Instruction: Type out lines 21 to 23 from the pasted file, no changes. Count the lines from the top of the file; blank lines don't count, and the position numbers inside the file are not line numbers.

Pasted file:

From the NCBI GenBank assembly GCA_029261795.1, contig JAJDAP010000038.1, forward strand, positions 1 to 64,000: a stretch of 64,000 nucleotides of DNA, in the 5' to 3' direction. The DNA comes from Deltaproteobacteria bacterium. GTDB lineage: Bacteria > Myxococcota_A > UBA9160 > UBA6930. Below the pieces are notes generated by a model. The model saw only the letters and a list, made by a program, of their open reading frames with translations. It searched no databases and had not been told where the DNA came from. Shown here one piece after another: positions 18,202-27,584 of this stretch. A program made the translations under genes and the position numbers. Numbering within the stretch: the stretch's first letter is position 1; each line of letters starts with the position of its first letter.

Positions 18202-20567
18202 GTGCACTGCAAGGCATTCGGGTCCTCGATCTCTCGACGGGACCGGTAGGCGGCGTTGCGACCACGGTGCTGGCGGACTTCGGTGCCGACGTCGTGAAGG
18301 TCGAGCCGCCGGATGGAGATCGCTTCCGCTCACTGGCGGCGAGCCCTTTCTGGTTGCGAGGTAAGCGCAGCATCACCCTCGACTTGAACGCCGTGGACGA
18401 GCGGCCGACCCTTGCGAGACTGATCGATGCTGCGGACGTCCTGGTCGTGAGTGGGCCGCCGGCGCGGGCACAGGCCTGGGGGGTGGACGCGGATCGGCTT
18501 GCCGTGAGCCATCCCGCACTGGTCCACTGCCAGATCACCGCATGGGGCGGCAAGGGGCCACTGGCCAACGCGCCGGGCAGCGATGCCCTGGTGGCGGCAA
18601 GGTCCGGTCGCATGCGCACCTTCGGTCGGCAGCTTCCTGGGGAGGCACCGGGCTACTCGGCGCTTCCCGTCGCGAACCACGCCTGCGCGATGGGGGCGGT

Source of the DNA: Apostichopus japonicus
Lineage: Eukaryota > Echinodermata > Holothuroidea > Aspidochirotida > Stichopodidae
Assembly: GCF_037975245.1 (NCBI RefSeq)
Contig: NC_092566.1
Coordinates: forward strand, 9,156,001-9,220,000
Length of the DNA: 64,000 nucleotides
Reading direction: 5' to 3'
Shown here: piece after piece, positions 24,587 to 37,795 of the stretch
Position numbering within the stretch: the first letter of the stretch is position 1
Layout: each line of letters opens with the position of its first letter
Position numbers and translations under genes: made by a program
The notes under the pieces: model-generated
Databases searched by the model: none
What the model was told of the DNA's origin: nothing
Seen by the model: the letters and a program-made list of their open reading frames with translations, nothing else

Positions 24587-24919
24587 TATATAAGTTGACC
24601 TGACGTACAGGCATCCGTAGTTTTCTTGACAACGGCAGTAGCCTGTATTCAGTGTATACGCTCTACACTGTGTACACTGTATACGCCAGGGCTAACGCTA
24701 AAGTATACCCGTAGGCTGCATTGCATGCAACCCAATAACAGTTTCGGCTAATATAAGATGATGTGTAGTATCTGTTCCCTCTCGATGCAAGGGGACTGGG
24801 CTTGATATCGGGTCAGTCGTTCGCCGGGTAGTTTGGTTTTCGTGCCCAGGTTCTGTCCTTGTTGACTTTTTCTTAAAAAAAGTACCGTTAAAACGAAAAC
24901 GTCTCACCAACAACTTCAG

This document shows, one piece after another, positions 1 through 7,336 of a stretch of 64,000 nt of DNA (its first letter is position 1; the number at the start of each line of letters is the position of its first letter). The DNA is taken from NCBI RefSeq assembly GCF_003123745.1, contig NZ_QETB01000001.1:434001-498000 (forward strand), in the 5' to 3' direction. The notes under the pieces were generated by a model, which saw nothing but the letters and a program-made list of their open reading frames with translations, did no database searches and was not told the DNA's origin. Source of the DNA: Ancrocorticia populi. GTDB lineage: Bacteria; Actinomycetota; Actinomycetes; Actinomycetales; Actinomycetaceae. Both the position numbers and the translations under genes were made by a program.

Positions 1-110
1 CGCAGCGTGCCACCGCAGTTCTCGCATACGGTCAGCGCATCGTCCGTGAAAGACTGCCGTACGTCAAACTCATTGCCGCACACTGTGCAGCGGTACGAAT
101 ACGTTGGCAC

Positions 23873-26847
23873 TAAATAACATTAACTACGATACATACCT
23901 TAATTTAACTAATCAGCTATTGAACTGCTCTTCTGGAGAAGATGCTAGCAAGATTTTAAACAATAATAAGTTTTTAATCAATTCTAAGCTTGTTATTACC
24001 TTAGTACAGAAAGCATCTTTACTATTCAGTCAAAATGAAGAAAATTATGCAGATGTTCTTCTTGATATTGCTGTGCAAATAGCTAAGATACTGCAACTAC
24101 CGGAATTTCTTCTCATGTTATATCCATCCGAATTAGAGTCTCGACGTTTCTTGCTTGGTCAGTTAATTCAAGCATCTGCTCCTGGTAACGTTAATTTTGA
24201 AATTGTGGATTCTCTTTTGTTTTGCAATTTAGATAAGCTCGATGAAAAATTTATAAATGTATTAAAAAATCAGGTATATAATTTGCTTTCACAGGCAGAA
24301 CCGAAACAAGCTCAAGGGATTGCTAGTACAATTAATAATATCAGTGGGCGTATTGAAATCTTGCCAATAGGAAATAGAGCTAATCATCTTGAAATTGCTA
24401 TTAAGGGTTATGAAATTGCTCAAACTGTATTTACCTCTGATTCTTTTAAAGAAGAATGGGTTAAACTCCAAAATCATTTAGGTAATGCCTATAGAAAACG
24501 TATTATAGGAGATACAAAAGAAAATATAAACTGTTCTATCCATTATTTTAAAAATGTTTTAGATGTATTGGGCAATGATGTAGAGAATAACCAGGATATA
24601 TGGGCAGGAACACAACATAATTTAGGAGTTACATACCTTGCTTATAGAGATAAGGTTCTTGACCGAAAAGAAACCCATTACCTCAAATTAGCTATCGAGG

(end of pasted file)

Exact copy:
What the model was told of the DNA's origin: nothing
Seen by the model: the letters and a program-made list of their open reading frames with translations, nothing else

Positions 24587-24919